Paths Across the Pacific Speakers and Titles - 2018

Themes of our shared humanity, shared ocean, and shared responsibility will continue with our interest in human abilities to navigate coasts and oceans over great distances.

This year’s speakers include:

Nancy Yaw Davis | PhD Anthropology, University of Washington | Paths Across the Pacific Conference founder | Academic scholar and skeptic, adept at challenging ideas to expand topics and discussions with a particular interest in Shared Oceans, Transoceanic Influences, and Language Links. | Author ‘The Zuni Enigma: A Native American People’s Possible Japanese Connection.
Paths X Topic: Highlights from Past Paths Across the Pacific Conferences

Curtis Ebbesmeyer | PhD Oceanography, University of Washington. Author of ‘Flotsametrics and the Floating World’ | Internationally recognized Beachcomber and publisher of Beachcombersalert.org website | Media worldwide have turned to his expertise on ocean currents and floating objects.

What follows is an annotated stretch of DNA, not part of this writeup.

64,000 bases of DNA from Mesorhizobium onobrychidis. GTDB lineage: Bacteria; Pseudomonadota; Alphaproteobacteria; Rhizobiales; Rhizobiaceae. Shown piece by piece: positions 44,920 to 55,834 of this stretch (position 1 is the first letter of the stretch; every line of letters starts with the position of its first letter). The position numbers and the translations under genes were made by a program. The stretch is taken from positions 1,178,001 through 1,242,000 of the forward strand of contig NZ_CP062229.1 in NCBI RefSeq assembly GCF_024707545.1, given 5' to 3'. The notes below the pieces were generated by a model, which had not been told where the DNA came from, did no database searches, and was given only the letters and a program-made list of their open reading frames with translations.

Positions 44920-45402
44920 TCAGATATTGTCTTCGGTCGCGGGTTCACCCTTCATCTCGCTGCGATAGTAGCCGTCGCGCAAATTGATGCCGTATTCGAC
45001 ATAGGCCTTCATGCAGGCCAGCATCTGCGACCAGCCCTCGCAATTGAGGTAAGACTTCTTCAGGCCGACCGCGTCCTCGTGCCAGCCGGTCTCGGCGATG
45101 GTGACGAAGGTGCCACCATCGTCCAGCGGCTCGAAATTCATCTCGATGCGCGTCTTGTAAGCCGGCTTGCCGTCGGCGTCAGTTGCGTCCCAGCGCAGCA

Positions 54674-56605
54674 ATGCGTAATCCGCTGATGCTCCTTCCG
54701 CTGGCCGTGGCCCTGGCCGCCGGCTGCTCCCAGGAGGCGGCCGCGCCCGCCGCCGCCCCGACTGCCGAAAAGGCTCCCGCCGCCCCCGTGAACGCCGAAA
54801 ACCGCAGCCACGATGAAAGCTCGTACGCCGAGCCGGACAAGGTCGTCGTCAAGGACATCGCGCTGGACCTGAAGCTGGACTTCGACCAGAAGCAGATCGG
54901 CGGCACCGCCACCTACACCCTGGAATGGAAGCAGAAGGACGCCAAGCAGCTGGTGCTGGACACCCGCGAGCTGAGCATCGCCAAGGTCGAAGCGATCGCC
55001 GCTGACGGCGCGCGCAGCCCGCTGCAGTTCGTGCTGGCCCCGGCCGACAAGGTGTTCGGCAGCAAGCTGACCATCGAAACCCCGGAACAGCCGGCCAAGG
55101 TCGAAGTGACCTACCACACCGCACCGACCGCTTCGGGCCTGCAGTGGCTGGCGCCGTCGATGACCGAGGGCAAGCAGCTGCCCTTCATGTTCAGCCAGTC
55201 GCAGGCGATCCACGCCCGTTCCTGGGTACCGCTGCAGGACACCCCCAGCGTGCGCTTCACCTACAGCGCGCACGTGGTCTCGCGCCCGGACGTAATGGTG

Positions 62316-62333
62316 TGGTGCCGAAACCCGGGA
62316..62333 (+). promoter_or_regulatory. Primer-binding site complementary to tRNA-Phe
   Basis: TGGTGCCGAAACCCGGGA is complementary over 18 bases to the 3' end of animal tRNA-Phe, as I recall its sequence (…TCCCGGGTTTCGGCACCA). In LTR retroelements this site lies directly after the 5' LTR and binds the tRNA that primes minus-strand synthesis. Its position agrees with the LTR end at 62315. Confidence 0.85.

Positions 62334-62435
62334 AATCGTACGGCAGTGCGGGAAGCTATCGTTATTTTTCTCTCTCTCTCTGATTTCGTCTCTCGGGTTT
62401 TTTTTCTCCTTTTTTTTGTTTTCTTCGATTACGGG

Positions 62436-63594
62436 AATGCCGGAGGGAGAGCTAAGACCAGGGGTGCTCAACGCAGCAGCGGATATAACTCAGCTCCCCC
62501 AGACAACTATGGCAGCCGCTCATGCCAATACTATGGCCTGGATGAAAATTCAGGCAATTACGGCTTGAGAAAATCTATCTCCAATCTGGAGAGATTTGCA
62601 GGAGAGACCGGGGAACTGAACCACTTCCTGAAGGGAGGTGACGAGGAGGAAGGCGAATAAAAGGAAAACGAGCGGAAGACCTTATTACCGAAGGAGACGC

Paths X Topic - Ocean Currents, Floating Objects, Gyres, and Garbage Patches, Plastic washing up in Alaska

Stephen C. Jett | Ph.D. Geography John Hopkins University | Professor Emeritus of Geography and of textiles and clothing at the University of California, Davis.  | Editor Pre-Columbiana: A Journal of Long Distance Contacts. | Author of several books including ‘Ancient Ocean Crossings, Reconsidering the Case for Contacts with the pre-Columbian Americas.’
Paths X Topic – “Political Correctness” and Pre-Columbian American Influences on the Old World.

Donald P. Ryan | Ph.D. Archaeologist | Faculty Fellow, Division of Humanities, Pacific Lutheran University, Tacoma, Washington | Research Associate, Kon Tiki Museum, Oslo, Norway | Fellow, Royal Geographical Society | Fellow, The Explorers Club | Author of several books including “Beneath the Lands of Egypt”, and “Ancient Egypt: The Basics”.  | Areas of interest include: History of Exploration and Early Seafaring, Egyptian Archaeology, Archaeology of Polynesia, Experimental Archaeology.